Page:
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World Bank and UN carbon offset scheme ‘complicit’ in genocidal land grabs – NGOs

 
Reforestation in Kenya

UN’s REDD scheme promises carbon offsetting will empower local communities in the developing world while conserving forests – but critics say the scheme is fuelling genocidal evictions of indigenous people from their lands. Photograph: Tony Karumba/AFP

 

Powered by Guardian.co.ukThis article titled “World Bank and UN carbon offset scheme ‘complicit’ in genocidal land grabs – NGOs” was written by Nafeez Ahmed, for theguardian.com on Thursday 3rd July 2014 06.00 UTC

Between 2000 and 2010, a total of 500 million acres of land in Asia, Africa, Latin America and the Caribbean was acquired or negotiated under deals brokered on behalf of foreign governments or transnational corporations.

Many such deals are geared toward growing crops or biofuels for export to richer, developed countries – with the consequence that smallholder farmers are displaced from their land and lose their livelihood while local communities go hungry.

The concentration of ownership of the world’s farmland in the hands of powerful investors and corporations is rapidly accelerating, driven by resource scarcity and, thus, rising prices. According to a new report by the US land rights organisation Grain: “The powerful demands of food and energy industries are shifting farmland and water away from direct local food production to the production of commodities for industrial processing.”

Less known factors, however, include ‘conservation’ and ‘carbon offsetting.’

In west Kenya, as the UK NGO Forest Peoples Programme (FPP) reported, over a thousand homes had been torched by the government’s Kenya Forest Service (KFS) to forcibly evict the 15,000 strong Sengwer indigenous peoples from their ancestral homes in the Embobut forest and the Cherangany Hills.

Since 2007, successive Kenyan governments have threatened Sengwer communities in the Embobut forest with eviction. A deadline for residents to leave the forest expired in early January, prompting the most recent spate of violence. The pretext for the eviction is that the indigenous Sengwer – labelled wrongly as ‘squatters‘ – are responsible for the accelerating degradation of the forest.

Elsewhere in Kenya’s Mount Elgon forest, however, the KFS’ track record reveals a more complicated story. In 2010, the indigenous Ogiek were issued a deadline to relocate in the name of forest conservation and reforestation. In February this year, Survival International reported that, like the Sengwer, the Ogiek continued to be violently evicted from their homes in violation of court orders, with reports of government officials and their supporters seizing their land.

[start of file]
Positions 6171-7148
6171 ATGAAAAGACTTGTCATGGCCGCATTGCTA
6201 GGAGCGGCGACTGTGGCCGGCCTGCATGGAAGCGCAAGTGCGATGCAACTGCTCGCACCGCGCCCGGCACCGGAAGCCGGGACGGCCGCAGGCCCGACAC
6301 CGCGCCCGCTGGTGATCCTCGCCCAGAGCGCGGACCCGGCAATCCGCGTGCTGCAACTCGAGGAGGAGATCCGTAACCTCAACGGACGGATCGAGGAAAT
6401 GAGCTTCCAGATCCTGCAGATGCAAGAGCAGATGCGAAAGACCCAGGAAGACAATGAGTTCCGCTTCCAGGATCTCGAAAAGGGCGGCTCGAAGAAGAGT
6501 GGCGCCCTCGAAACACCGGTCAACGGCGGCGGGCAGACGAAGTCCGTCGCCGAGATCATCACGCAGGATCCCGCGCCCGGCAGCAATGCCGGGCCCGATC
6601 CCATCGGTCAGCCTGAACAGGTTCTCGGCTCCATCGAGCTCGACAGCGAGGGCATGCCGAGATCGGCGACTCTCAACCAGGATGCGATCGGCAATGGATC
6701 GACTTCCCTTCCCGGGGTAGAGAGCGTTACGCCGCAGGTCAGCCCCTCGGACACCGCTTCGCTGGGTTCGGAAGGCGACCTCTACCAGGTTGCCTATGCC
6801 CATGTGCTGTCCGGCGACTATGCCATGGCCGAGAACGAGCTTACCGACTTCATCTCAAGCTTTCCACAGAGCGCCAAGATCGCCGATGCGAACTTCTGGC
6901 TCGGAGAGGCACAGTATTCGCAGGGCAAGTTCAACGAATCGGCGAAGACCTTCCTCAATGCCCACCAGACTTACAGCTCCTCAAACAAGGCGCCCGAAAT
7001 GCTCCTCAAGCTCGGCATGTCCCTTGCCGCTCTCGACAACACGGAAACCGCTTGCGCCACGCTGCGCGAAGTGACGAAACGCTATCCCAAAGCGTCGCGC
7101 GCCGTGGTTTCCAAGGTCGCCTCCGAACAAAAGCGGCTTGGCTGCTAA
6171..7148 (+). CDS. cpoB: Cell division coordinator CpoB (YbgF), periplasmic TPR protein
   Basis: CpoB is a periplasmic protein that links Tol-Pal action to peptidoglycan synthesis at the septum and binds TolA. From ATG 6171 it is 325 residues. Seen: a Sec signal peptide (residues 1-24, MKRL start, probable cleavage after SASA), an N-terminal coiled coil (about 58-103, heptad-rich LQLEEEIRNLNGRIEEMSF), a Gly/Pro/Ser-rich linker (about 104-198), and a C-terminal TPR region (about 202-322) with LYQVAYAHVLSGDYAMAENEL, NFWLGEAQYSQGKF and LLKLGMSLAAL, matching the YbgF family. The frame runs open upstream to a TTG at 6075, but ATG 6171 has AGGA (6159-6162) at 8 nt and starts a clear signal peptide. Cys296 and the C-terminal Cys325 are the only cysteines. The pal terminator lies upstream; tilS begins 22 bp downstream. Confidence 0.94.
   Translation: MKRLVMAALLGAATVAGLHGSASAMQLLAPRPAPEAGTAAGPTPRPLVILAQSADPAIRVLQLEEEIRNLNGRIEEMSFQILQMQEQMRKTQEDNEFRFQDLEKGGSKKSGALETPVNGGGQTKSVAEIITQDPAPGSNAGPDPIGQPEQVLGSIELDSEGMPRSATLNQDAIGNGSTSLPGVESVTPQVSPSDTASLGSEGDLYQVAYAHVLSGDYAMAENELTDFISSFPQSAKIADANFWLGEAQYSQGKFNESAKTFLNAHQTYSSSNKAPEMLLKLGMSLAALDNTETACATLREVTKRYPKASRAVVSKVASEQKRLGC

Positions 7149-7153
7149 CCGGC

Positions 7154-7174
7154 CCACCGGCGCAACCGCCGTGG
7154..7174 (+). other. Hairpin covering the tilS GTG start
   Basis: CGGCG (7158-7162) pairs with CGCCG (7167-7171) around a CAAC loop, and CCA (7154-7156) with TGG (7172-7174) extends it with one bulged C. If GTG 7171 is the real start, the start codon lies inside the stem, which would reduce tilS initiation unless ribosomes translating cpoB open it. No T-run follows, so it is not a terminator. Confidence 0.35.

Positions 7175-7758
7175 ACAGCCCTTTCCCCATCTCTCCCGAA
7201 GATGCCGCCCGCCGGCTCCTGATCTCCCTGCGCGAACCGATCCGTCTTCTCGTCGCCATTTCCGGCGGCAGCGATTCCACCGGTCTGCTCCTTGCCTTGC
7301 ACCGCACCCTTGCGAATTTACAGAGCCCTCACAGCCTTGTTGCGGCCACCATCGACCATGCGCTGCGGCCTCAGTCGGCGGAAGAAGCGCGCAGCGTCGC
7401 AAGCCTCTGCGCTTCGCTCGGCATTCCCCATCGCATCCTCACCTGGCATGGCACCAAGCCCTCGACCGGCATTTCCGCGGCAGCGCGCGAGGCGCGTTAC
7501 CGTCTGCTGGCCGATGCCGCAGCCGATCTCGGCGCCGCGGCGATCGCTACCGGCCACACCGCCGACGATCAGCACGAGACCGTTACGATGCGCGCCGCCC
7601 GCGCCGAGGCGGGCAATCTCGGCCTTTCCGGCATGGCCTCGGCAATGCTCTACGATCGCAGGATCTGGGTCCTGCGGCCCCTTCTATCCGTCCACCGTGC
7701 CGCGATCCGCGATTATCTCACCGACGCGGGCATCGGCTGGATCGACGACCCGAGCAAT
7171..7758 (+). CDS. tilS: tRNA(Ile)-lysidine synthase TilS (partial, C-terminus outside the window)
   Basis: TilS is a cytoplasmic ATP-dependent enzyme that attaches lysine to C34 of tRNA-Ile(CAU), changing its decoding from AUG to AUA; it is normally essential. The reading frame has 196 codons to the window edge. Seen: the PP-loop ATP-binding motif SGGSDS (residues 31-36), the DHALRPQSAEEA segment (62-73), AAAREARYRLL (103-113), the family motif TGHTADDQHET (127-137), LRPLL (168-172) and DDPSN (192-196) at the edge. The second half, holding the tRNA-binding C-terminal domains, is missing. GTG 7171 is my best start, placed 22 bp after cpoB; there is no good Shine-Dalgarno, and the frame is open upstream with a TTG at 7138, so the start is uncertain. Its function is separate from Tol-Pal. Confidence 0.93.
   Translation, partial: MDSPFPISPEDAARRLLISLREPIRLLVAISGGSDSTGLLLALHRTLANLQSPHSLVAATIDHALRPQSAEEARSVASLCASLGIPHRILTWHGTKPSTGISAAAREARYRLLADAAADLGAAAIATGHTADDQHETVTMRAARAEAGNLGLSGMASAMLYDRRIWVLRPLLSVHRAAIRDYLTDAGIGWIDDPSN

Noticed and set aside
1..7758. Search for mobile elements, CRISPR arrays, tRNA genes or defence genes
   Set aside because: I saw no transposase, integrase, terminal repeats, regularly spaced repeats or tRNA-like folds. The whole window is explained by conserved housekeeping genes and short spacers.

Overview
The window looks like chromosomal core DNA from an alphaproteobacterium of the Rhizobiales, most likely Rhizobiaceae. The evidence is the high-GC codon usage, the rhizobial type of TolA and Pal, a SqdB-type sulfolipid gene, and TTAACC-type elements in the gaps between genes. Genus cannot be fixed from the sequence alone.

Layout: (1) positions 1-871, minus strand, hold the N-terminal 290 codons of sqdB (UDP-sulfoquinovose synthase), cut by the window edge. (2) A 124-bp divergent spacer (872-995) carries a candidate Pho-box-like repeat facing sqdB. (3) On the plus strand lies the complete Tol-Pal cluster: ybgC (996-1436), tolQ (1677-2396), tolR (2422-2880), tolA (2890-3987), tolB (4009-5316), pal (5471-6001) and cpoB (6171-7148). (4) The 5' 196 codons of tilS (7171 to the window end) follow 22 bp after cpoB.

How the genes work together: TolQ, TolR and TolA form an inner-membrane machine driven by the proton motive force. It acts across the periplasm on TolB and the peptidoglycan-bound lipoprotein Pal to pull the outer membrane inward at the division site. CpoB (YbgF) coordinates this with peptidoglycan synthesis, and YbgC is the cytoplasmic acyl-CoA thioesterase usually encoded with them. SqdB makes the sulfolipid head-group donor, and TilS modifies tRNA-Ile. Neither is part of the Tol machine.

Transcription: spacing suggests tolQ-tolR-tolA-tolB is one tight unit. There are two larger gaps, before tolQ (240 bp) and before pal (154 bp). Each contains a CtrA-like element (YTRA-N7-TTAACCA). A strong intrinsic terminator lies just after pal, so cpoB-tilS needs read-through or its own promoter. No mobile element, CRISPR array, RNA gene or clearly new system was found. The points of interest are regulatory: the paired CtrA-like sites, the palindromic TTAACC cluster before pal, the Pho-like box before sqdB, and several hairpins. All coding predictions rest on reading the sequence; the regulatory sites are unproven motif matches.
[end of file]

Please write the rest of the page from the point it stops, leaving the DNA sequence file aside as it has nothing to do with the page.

While deforestation is undoubtedly linked to the activities of poor communities, the Kenyan government’s approach illustrates favouritism toward parochial vested interests. In addition to the indigenous communities, the forests are also inhabited by many thousands of tea-planters, loggers, and squatters.

According to an internal report by the International Union for Conservation of Nature (IUCN) in 2000, reviewing the Kenyan government’s internationally-funded conservation programme, “the forests of Mt Elgon are not being sustainably managed.” The report highlighted “unsustainable harvesting of both indigenous and plantation forest on Mt Elgon,” routine flouting of “regulations and procedures for sound management”, “the rate of forest plantation harvesting” far exceeding “the rate of replanting”, lack of supervision of controls on “forest harvesting operations authorised by the Forest Department,” and consequently “extensive loss of forest resources.”

The IUCN review also alluded to the role of the Kenyan government’s relationship with RaiPly Ltd, a Kenyan company involved in manufacture of wood products: “It is not known why or how RaiPly presumably received a license to harvest indigenous species, thus circumventing the ban on harvesting in indigenous forests.”

Official Kenyan parliamentary records from May 1999 show that Kenyan political representatives have been concerned about these issues for some time. One question put to Kenya’s then assistant minister for natural resources, Peter Lengees, by a Kenyan MP pointed out that “trees are being cut in Mt. Elgon forest,” threatening the region’s rivers “from both sides.” Local government officials, the MP accused, “have shared up the area between these two rivers” which are now “drying up.”

Lengees denied any knowledge of this, prompting a further question from late politician George Kapten, who said that “lorries from Raiply” had been ferrying high-value teak timber from Mount Elgon forest. “And I wish to add that the highest authority in this country has shares in RaiPly”, he added. Lengees repeated his denial but admitted that RaiPly was “licensed to cut trees from some forests in Kenya.”

 

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